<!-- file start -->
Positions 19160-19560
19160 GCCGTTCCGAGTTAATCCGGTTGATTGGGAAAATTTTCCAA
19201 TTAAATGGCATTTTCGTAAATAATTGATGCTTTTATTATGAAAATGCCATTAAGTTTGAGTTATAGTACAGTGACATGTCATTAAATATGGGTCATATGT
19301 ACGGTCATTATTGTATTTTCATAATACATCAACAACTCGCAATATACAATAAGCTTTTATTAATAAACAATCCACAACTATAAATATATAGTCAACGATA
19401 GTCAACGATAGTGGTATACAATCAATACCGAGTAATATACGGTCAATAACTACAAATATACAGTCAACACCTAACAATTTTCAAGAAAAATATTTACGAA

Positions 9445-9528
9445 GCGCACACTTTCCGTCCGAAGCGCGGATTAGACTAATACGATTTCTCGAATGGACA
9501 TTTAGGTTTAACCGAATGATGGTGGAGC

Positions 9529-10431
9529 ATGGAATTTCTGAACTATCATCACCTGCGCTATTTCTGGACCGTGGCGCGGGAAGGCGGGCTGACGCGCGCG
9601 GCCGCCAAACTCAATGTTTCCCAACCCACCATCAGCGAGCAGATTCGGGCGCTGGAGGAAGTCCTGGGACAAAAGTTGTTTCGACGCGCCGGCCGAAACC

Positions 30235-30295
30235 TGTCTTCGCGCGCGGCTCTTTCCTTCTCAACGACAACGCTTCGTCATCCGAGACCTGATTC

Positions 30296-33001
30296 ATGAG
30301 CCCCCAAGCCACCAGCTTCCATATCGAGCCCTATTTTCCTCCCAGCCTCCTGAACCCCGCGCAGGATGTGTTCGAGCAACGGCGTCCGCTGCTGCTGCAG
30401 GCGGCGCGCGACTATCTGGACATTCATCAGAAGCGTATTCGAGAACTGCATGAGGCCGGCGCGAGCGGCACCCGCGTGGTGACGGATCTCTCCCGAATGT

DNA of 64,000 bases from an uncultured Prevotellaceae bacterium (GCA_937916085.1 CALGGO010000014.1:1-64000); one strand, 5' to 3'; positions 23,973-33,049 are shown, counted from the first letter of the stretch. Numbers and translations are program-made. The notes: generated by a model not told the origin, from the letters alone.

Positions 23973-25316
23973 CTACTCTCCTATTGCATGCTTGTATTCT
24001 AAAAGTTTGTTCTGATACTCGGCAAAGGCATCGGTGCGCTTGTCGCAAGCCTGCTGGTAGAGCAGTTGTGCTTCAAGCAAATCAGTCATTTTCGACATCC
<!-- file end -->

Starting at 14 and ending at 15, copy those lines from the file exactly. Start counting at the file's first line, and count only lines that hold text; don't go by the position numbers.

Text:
Positions 30296-33001
30296 ATGAG